More recently, we have generated motor neurons from human NSCs and transplanted these cells into the spinal cord of SOD1G93A ALS mouse. Motor neurons were generated by treatment of human NSCs encoding Olig2 basic helix loop helix (bHLH) transcription factor gene (F3.Olig2) with sonic hedgehog (Shh) protein. F3.Olig2-Shh human NSCs expressed motor neuron-specific markers Hb-9, Isl-1 and choline acetyl transferase (ChAT) but did not express cell type-specific markers for oligodendrocytes such as O4, galactocerebroside or CNPase. Control F3.Olig2 NSCs grown in the absence of Shh did not express any of the motor neuron-specific cell type markers. Intrathecal transplantation of motor neuron-committed F3.Olig2-Shh human NSCs into L5 of the spinal cord significantly delayed disease onset (28 days) and prolonged the survival (20 days) of SOD1 G93A ALS mice. Grafted NSCs were found within grey matter and anterior horn of the spinal cord. These results suggest that this treatment modality using genetically modified human NSCs might be of value in the treatment of ALS patients without significant adverse effects.
A summary of preclinical studies of stem cell transplantation in ALS animal models is shown in Table 3.
Table 3. Stem cell-based cell therapy in experimental amyotrophic lateral sclerosis models
|Harper et al. 2004||Rat, MN injury-sindivus virus||ESC (mouse)||RA + Shh agonist||Not done|
|Kerr et al. 2003||Rat, MN injury-sindivus virus||EGC (human)||none|| |
|Klein et al. 2005||Rat, SOD mutant||NPC (human, primary)|| |
No survival ext.
|Xu et al. 2006||Rat, SOD mutant||NPC (human, primary)||None|| |
|Hwang et al. 2009||Mouse, SOD mutant||Immortalized NSC (human HB1.F3)|| |
Rotarod, limb placement↑
|Miltrecic et al. 2010||Rat, SOD mutant||NSC (rat)||GFP labeled||Not done|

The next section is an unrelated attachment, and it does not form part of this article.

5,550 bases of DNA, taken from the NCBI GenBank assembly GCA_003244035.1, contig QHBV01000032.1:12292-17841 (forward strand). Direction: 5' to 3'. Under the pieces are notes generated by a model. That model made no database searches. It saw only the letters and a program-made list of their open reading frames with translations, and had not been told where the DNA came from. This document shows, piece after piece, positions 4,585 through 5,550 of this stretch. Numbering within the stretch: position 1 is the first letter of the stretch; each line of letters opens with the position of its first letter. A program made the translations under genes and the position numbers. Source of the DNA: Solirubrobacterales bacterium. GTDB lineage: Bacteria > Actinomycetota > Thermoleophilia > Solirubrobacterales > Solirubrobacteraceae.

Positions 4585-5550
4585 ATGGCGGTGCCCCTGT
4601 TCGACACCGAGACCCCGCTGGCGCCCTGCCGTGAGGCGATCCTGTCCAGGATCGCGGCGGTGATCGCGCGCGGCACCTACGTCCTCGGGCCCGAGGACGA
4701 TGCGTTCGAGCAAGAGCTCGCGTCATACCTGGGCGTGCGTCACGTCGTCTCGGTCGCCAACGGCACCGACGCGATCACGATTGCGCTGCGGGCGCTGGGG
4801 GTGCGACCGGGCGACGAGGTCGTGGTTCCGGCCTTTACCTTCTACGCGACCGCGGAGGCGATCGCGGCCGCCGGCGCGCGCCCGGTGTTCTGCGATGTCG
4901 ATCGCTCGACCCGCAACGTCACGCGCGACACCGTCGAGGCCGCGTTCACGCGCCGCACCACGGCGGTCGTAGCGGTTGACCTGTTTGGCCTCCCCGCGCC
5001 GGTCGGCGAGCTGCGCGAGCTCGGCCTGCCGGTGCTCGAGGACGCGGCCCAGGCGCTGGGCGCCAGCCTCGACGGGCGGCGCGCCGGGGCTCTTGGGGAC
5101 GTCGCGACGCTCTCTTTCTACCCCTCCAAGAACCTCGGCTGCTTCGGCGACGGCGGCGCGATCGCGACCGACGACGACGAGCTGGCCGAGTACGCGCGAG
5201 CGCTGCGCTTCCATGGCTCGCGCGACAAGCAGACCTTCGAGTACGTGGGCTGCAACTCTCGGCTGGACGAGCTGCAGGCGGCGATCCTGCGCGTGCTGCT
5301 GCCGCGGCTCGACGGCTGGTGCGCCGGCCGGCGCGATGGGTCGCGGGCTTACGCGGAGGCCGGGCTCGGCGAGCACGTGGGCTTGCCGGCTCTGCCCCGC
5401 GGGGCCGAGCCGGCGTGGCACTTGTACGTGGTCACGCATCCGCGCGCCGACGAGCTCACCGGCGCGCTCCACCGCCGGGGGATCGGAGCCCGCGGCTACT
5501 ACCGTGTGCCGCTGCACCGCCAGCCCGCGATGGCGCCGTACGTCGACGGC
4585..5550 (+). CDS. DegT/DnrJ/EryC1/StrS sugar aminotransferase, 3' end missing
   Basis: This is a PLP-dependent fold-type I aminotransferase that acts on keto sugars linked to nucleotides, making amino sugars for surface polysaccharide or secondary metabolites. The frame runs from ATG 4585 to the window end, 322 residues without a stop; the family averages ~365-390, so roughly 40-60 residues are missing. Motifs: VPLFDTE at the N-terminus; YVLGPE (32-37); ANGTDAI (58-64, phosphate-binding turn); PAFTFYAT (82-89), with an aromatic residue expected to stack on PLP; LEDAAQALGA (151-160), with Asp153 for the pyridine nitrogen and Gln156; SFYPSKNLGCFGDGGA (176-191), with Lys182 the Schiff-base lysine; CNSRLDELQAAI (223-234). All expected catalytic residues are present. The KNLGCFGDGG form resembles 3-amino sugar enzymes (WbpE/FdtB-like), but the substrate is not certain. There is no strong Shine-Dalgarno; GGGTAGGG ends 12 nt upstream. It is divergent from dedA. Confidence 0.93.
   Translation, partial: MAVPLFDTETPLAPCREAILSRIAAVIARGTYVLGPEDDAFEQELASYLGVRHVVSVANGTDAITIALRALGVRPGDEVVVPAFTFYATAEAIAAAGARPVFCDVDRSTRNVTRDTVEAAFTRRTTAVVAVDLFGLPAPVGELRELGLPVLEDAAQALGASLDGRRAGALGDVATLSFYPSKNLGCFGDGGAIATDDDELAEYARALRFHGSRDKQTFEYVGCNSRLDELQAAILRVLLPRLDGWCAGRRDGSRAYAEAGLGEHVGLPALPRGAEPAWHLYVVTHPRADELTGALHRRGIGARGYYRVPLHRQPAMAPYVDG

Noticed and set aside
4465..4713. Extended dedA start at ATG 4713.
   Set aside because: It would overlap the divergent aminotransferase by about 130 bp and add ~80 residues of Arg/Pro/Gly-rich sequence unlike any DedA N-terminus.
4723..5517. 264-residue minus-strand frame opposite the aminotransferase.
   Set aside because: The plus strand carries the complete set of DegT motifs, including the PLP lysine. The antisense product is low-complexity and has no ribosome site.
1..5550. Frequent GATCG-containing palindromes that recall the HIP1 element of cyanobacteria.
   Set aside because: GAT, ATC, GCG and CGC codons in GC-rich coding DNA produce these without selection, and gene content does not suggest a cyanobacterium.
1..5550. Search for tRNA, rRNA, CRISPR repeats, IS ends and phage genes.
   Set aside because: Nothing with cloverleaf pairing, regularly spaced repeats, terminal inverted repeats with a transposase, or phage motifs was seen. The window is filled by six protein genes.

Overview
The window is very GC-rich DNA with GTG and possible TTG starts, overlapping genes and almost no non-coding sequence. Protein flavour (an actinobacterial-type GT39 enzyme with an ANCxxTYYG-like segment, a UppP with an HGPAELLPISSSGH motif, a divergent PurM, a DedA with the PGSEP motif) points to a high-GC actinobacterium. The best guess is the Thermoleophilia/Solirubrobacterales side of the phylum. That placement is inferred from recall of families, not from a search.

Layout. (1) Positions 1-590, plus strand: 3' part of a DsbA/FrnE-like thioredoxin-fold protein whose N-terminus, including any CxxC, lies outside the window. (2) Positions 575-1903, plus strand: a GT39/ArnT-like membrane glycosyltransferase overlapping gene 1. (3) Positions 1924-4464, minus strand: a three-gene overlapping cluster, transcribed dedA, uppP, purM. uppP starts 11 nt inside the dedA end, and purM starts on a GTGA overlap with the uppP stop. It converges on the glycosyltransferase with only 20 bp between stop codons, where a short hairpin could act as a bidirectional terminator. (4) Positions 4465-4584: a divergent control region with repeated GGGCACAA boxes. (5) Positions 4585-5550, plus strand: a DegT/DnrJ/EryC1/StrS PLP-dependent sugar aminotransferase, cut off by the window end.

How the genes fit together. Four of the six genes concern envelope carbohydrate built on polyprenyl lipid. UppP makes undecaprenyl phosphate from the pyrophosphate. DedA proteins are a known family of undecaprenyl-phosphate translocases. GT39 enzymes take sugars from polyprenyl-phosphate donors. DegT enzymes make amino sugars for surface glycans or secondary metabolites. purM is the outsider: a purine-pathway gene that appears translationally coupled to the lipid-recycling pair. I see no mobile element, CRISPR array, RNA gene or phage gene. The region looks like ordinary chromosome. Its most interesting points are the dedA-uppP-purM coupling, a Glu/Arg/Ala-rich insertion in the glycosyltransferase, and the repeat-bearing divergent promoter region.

|Kim KS et al. 2011||Mouse, SOD mutant||Immortalized NSC (human HB1.F3)|| |
Olig2 Gene transfer
Rotarod, limb placement↑
Alzheimer's disease is characterized by degeneration and loss of neurons and synapses throughout the brain, particularly in the basal forebrain, amygdala, hippocampus and cortical area. Memory and cognitive function of patients progressively decline, patients become demented and prematurely die.[109-111] No effective treatment is currently available except for acetylcholinesterase inhibitors which augment cholinergic function but this is not curative and only a temporary measure.
As for the pathogenesis of AD, the amyloid cascade hypothesis postulates that memory deficits are caused by increased levels of both soluble and insoluble amyloid β (Aβ) peptides, which are derived from the larger amyloid precursor protein (APP) sequential proteolytic processing.[109-111] A recent study has reported that treatment of PDAPP mice, a transgenic mouse model of AD, with anti-Aβ antibody completely restored hippocampal acetylcholine release and high-affinity choline uptake and improved habituation learning. Based on the study, a clinical trial in AD patients is underway in the USA.